General Motors’ last decade has been a bit of a cluster F. Profits were way up in the early 2000s, then the bailouts happened, and now it seems sales have stagnated slightly. From 2012 through 2015, GM’s profits were no less than $152 billion, but no more than $155 billion. In 2016 they saw a marginal uptick with total sales at $166 billion. But in a market where innovation is key and a consumer base with a “what’s next” mentality reigns supreme, GM needs to evolve.
Today marked that first step for GM as they sold off Opel/Vaxhaull brands to Groupe PSA (Peugeot) for the hefty sum of $2.3 billion (USD). But why sell off a brand or group of similar brands? Simple. They aren’t performing. GM’s reputation in Europe is not as good as it is domestically. Because of this, GM has decided to focus inward as opposed to the globalization strategy that many companies are currently championing.
The Next Steps
While GM flounders in Europe, it is flourishing domestically. According to Reuters, if GM had dumped Opel last year, earnings per share would be up 5% even with the company being down 10% in profits. That’s an insane ratio when talking about companies of this scale.
So because of this, GM has decided to focus mostly on the North American market.
Europe is demanding cleaner cars, too. But far less of the technology GM would buy to clean up European diesels and tiny gasoline engines would be useful in the United States, where larger gasoline engines – including eight-cylinder motors used in pickup trucks – dominate the market.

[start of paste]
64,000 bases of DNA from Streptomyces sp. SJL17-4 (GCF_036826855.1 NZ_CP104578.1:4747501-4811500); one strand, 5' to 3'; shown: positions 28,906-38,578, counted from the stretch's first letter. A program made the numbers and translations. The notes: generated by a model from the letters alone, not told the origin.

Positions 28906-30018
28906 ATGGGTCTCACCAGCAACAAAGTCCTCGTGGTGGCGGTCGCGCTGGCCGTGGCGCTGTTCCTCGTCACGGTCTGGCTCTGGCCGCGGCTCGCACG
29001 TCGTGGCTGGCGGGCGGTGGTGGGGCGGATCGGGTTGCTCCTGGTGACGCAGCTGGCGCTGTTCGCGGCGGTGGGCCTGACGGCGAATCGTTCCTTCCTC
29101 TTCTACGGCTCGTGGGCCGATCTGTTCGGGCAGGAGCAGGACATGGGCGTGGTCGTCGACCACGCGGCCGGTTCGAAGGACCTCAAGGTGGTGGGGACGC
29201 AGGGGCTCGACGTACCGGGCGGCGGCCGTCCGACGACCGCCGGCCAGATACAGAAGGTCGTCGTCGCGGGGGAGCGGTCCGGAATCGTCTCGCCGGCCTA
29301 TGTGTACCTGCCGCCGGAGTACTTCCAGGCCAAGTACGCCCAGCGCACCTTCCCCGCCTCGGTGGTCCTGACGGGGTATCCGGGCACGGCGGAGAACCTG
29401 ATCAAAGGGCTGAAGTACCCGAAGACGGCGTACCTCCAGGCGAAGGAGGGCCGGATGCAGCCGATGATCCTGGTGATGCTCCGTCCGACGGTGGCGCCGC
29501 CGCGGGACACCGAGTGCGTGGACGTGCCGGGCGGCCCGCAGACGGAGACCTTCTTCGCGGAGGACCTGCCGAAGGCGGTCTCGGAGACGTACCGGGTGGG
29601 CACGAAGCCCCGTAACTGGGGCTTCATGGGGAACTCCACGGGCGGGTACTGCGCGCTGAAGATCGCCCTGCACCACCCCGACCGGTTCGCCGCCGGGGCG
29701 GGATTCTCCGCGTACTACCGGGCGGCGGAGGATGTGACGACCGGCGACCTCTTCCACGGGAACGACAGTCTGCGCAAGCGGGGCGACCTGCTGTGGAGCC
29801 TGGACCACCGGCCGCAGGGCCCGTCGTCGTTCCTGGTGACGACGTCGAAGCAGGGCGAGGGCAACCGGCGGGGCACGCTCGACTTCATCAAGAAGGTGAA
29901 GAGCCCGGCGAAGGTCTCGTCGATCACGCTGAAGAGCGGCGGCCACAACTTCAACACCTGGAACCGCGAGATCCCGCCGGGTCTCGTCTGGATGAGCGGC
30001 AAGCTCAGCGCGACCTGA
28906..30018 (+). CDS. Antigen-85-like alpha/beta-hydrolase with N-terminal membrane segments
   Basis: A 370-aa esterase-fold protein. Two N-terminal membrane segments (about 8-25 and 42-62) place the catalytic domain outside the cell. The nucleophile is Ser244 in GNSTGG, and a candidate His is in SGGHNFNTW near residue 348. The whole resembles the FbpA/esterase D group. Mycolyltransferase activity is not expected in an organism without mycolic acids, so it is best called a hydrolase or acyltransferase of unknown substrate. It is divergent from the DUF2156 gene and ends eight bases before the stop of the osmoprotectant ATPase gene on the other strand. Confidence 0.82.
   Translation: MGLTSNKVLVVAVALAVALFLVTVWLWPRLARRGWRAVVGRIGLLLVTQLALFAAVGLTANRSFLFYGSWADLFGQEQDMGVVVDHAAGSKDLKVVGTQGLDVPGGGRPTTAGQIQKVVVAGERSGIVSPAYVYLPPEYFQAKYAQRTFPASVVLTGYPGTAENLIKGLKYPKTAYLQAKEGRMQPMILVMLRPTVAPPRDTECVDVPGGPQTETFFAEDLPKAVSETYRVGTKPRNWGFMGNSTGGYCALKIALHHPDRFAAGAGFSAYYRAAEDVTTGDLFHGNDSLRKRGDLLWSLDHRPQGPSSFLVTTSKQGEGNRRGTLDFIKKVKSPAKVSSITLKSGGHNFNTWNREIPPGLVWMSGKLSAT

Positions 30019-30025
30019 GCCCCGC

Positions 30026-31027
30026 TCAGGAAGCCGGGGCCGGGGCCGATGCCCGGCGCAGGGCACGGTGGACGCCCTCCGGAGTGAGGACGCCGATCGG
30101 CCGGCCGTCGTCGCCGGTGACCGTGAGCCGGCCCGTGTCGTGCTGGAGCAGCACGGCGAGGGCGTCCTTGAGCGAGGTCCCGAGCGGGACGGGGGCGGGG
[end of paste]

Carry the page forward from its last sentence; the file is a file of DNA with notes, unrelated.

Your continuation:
“Only 20 percent of the (European) portfolio overlapped with rest of General Motors’ portfolio,” Chief Executive Officer Mary Barra told analysts on Monday. That is why GM has concluded it cannot achieve significant economies of scale in emissions technology for Europe on its own.
This will also free up a lot of minds, money, and effort to focus more on China where GM can grow exponentially if they play their cards right. Hell, Buick and Cadillac are already booming in China so this can only help matters. They aren’t solely going to focus on North America, that would be foolish.
What About PSA?
PSA is hoping that the Opel/Vaxhaull purchase will increase it’s standing in the market and give it a fighting chance against the monolith that is VAG.
PSA CEO Carlos Tavares is betting Opel’s revenue and sales volume would help give his company, which makes Peugeot, Citroen and DS cars, an advantage against rivals such as Volkswagen and Renault SA (RENA.PA). GM is in on that bet because it will receive warrants equivalent to a 4.2 percent non-voting stake in the French company.
Opel was with GM for 80 years so this isn’t an insignificant deal for them. Only time will tell how this move works out for both companies, but in the short term it looks like a win/win.